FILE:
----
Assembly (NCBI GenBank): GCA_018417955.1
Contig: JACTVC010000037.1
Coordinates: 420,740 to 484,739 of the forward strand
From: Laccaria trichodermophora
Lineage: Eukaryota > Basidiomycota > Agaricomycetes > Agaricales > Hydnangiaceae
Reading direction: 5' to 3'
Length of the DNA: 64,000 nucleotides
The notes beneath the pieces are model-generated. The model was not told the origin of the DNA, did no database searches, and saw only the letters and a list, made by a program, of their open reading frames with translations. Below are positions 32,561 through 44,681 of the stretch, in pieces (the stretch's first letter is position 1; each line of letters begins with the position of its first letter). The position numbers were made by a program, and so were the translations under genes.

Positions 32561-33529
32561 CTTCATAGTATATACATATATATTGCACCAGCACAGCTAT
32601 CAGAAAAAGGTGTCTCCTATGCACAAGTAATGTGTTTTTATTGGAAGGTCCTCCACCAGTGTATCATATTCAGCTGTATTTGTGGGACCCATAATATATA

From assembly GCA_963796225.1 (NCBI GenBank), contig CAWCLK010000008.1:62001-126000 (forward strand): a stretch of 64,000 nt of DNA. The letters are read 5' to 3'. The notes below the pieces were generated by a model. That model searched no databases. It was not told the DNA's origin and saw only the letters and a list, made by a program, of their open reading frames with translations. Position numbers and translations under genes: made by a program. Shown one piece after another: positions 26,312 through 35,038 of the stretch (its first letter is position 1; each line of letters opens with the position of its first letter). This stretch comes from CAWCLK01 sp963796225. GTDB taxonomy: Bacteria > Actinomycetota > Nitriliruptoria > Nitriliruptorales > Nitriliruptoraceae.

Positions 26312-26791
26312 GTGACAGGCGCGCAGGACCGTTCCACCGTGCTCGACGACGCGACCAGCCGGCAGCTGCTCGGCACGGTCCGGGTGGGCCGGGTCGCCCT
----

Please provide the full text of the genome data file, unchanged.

Assembly (NCBI GenBank): GCA_018417955.1
Contig: JACTVC010000037.1
Coordinates: 420,740 to 484,739 of the forward strand
From: Laccaria trichodermophora
Lineage: Eukaryota > Basidiomycota > Agaricomycetes > Agaricales > Hydnangiaceae
Reading direction: 5' to 3'
Length of the DNA: 64,000 nucleotides
The notes beneath the pieces are model-generated. The model was not told the origin of the DNA, did no database searches, and saw only the letters and a list, made by a program, of their open reading frames with translations. Below are positions 32,561 through 44,681 of the stretch, in pieces (the stretch's first letter is position 1; each line of letters begins with the position of its first letter). The position numbers were made by a program, and so were the translations under genes.

Positions 32561-33529
32561 CTTCATAGTATATACATATATATTGCACCAGCACAGCTAT
32601 CAGAAAAAGGTGTCTCCTATGCACAAGTAATGTGTTTTTATTGGAAGGTCCTCCACCAGTGTATCATATTCAGCTGTATTTGTGGGACCCATAATATATA

From assembly GCA_963796225.1 (NCBI GenBank), contig CAWCLK010000008.1:62001-126000 (forward strand): a stretch of 64,000 nt of DNA. The letters are read 5' to 3'. The notes below the pieces were generated by a model. That model searched no databases. It was not told the DNA's origin and saw only the letters and a list, made by a program, of their open reading frames with translations. Position numbers and translations under genes: made by a program. Shown one piece after another: positions 26,312 through 35,038 of the stretch (its first letter is position 1; each line of letters opens with the position of its first letter). This stretch comes from CAWCLK01 sp963796225. GTDB taxonomy: Bacteria > Actinomycetota > Nitriliruptoria > Nitriliruptorales > Nitriliruptoraceae.

Positions 26312-26791
26312 GTGACAGGCGCGCAGGACCGTTCCACCGTGCTCGACGACGCGACCAGCCGGCAGCTGCTCGGCACGGTCCGGGTGGGCCGGGTCGCCCT